# The Mathematics of Perspective Drawing

Painters use different techniques to create realistic paintings. Vincent Van Gogh’s *Flower Beds in Holland* is one of the examples of such. Given the right distance, you would mistake it for a faded photograph.

But how do painters put so much life in their works? How do they put real space (3 dimensions) on a flat surface (2 dimension)?

One of the techniques used by painters is called **perspective**. Perspective is the art of drawing objects in such a way so as to give them depth and show their distance from the observer. This gives a drawing the illusion of three-dimensional space.

In one-point perspective, the drawings guided by the geometry of converging lines. The lines meet at a point called the *vanishing point* as shown in the second figure. Van Gogh used this technique in the painting above.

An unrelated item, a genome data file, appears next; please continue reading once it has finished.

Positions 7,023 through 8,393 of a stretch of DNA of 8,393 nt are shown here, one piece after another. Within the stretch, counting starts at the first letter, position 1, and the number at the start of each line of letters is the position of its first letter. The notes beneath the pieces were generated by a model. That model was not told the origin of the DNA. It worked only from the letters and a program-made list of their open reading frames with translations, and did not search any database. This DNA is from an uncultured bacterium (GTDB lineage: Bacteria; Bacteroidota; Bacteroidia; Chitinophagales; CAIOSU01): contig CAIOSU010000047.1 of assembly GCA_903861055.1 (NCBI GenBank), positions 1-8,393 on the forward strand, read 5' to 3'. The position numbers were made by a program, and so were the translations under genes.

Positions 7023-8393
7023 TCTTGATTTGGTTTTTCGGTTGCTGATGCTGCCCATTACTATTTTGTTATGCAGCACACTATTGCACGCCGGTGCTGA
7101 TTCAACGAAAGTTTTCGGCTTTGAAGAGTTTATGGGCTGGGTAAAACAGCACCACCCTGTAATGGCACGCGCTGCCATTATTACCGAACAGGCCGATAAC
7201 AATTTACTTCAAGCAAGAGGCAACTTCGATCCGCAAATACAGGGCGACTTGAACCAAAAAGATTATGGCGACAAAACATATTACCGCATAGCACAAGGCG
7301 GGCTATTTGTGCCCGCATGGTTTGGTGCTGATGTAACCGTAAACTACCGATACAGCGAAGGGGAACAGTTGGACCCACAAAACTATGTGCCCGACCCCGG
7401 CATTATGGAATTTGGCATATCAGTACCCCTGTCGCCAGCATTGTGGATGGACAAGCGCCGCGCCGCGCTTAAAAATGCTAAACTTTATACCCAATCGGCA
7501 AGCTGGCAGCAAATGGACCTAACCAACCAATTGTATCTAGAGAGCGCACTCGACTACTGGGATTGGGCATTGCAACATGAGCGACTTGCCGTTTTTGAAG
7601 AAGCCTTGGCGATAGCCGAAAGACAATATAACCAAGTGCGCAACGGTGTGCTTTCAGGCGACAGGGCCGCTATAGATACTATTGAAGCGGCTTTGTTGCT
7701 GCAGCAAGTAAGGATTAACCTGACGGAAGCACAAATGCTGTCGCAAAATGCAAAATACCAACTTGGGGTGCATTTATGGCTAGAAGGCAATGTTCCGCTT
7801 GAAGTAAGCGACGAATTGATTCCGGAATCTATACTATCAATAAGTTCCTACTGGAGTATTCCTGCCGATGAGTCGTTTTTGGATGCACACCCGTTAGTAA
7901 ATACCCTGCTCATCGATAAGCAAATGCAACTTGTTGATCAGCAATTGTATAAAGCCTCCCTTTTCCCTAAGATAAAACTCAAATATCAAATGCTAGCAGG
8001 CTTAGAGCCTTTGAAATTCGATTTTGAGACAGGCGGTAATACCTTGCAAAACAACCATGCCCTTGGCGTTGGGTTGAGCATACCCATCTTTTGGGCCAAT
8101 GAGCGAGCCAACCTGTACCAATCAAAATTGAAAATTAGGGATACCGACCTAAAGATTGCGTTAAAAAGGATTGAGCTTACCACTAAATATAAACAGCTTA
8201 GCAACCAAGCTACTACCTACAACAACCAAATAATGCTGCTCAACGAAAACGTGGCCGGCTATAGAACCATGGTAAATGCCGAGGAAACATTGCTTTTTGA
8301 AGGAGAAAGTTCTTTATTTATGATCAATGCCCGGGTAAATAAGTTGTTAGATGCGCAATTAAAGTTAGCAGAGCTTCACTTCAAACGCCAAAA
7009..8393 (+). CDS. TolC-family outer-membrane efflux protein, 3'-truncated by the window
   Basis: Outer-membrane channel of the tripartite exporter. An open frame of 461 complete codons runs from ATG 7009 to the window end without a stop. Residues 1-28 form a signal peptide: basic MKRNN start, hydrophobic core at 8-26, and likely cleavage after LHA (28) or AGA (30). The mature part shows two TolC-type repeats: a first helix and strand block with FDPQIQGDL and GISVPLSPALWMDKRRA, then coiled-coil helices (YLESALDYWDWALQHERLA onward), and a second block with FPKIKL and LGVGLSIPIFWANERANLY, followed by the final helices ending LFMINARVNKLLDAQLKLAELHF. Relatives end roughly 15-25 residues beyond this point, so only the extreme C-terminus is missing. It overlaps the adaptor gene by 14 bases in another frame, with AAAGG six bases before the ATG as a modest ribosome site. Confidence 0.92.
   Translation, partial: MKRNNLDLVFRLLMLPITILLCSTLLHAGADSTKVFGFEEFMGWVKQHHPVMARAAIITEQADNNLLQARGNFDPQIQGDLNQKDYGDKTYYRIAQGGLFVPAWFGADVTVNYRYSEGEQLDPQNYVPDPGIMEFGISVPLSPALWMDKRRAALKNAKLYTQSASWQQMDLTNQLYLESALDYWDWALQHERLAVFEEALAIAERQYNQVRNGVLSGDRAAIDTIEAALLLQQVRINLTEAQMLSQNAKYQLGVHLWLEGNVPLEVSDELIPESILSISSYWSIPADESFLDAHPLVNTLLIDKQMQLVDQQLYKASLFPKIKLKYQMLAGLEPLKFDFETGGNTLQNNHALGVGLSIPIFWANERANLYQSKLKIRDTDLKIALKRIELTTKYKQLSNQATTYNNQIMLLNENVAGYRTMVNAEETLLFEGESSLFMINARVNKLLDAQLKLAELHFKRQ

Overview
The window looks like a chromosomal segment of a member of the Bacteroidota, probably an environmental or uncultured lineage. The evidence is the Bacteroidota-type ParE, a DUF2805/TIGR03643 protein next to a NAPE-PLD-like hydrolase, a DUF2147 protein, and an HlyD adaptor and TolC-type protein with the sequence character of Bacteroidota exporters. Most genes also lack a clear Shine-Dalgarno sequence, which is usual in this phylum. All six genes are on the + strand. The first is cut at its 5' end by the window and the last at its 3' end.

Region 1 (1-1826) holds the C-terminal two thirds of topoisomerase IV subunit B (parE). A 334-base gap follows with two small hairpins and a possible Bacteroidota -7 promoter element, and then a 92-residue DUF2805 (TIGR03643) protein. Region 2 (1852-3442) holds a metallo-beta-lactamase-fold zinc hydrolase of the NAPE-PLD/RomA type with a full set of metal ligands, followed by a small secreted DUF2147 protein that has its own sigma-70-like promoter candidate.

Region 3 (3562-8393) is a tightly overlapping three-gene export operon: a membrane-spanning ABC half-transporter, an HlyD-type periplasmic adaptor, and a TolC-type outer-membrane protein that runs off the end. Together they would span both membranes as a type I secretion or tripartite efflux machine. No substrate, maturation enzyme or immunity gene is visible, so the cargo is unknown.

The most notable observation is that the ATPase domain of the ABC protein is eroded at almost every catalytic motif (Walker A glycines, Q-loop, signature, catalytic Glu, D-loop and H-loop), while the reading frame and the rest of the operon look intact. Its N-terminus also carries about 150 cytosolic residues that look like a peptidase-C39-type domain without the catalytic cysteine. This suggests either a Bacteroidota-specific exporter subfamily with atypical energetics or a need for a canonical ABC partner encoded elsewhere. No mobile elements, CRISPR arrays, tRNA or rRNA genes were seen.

The mathematics of perspective drawing lies on the ratios of objects drawn. In one-point perspective, objects are proportional (read Introduction to Similarity for a detailed mathematical explanation). It means, as shown below, that the quotient , where is the height of the tree and is the distance from the vanishing point is always the same. That is, if we make the following representations

: height of the “tallest tree” in the drawing

: distance of the “tallest t tree” from the vanishing point

: height of the middle tree in the drawing

: distance of the middle tree from the vanishing point

: height of the “shortest tree” in the drawing

: distance of the “smallest tree” from the vanishing point

then

.

Note that I placed the quotes on largest tree and shortest tree because if the trees were real, they would have the same height.

One-point perspective is just one of the many techniques in perspective drawing. There are also *two-point perspective*, *three-point perspective*, and *atmospheric perspective*. The combination of these techniques creates realistic and life-like drawings.